The cancer centre which gave a teenager 19 overdoses of radiation has given 39 other patients radiation overdoses in the last 20 years, the BBC has learned.
Lisa Norris received 19 radiation overdoses at the Beatson
The mistakes were discovered by another cancer patient under the Freedom of Information Act.
An inquiry is still under way into why 15-year-old Lisa Norris was given 19 overdoses at the Beatson Oncology Centre in Glasgow.
A health board spokeswoman said only Lisa's case warranted a full inquiry.
The overdoses given to the teenager in January 2006 left her with burned skin and in constant pain.
After a series of pioneering treatments in a hyperbaric chamber in Dundee to try to reduce the effects of the overdose, she has now returned home but her long term health is uncertain.
In the wake of Lisa's case, the Beatson's medical director, Alan Rodger, assured the public that "no other patient treatments have been compromised".
However, Katharine Tylko, who runs a cancer support group in Bath, Somerset, discovered there have been another 44 serious mistakes at the Beatson involving radiotherapy, of which 39 were overdoses.
Most involved levels of radiation which had to be reported to the Scottish Executive because they were classed as "'much greater than intended."
The Greater Glasgow Health Board admitted there had been 46 serious incidents since 1985.
A total of 45 took place at the Beatson. One other was at the HCI hospital in Clydebank before it was bought by the NHS.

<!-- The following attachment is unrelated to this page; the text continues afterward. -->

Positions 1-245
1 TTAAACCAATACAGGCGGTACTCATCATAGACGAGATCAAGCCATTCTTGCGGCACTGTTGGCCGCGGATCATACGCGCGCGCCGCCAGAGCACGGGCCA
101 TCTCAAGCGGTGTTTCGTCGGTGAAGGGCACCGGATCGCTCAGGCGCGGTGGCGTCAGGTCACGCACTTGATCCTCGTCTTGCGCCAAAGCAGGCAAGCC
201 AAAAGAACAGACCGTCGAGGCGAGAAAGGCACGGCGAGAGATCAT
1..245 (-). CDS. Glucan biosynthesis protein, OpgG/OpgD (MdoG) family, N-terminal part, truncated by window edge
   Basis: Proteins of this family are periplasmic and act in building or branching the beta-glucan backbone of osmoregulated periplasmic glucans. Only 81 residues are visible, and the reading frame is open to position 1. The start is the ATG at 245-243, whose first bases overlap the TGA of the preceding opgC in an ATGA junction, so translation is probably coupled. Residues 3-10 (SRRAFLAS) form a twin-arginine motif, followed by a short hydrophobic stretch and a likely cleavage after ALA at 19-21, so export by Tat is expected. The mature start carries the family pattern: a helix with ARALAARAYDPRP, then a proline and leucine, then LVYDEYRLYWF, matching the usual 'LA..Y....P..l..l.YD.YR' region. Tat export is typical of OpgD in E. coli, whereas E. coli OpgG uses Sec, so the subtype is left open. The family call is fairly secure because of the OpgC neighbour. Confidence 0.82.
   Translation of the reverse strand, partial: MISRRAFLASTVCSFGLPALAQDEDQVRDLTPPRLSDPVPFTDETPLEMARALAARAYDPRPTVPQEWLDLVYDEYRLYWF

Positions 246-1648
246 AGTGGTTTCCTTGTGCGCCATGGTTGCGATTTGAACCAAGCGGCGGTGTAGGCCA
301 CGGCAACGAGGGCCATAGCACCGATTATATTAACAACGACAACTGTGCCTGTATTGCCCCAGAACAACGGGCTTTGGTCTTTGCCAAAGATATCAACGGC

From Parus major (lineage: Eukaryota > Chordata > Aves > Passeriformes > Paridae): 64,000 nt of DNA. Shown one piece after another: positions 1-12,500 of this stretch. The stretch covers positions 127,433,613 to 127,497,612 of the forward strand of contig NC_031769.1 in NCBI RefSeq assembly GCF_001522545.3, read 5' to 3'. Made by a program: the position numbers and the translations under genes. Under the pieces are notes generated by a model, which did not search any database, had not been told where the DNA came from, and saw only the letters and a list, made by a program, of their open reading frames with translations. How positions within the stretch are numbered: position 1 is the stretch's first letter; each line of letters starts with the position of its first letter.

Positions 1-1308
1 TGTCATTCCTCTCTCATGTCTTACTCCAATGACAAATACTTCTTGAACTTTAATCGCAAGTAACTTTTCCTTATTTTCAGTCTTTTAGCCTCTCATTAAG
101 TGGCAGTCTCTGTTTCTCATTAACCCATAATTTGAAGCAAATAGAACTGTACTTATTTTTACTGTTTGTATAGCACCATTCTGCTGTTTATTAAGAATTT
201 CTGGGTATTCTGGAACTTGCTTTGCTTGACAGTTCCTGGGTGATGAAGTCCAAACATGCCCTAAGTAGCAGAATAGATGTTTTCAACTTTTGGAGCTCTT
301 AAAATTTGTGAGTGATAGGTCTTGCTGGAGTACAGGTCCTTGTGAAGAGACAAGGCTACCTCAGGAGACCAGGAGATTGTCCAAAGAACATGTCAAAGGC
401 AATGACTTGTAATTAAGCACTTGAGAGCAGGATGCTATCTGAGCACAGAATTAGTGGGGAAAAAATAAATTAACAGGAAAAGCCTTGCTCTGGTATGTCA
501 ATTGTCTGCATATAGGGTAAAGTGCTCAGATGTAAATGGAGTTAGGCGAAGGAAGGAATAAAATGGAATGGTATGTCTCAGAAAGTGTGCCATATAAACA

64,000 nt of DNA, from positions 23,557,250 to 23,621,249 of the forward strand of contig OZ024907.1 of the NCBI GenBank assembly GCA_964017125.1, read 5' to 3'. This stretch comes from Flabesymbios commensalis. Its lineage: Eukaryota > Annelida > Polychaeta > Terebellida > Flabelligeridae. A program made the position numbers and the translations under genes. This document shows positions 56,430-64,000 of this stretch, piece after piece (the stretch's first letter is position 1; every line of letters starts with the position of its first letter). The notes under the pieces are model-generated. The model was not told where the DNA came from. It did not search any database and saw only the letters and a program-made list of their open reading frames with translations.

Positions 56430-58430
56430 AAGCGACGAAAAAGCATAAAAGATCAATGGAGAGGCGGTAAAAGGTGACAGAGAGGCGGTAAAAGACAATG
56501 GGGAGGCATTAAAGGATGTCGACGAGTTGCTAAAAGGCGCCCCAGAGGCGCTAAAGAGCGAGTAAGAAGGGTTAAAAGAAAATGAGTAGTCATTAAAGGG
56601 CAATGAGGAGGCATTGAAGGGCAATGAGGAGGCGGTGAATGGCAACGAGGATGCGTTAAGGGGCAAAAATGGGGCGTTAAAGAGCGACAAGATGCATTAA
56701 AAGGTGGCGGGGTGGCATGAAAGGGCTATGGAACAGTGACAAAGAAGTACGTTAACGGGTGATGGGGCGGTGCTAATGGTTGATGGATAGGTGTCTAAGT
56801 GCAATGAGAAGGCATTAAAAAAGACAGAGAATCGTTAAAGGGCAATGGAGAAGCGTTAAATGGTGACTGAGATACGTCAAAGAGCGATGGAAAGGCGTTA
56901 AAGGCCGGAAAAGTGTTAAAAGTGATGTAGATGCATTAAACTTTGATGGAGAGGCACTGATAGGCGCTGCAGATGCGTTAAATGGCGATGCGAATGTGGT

A spokeswoman for NHS Greater Glasgow and Clyde told BBC Scotland: "Since 1985, around 29,000 courses of treatment have been provided to patients attending the Beatson Oncology Centre."
There were 44 serious radiotherapy incidents at the Beatson
She said that of those, 46 incidents occurred in which the treatment given was "different than planned" and were required to be reported.
"As soon as these incidents were identified, consideration was given as to whether to continue or stop further radiation treatment," she said.
"In all but 12 of the incidents over a 20-year period, treatment continued because the probability of the benefits of tumour control or cure significantly outweighed any potential side effects of radiotherapy."
She added that in all such incidents, patients would be informed.
In a letter to Mrs Tylko, the health board said the majority of cases had no adverse effect on the outcome of treatment.
It said incidents such as the one involving Lisa were rare in comparison to the thousands of patients who were treated every year.
However, Mrs Tylko is calling for a better monitoring system so that lessons are learned from every mistake.
She has been compiling a list of all the serious accidents involving radiotherapy in the UK and has discovered that more than 200 cancer sufferers have been seriously injured or killed by overdoses of radiation in the last six years alone.
Mrs Tylko said a report into a major incident in West Yorkshire in 2004 was never circulated to other radiotherapy centres and believes the majority of accidents are caused by poor working conditions, including staff shortages and poorly maintained equipment.
Last year the Beatson, Scotland's largest cancer treatment centre, dealt with 6,758 patients.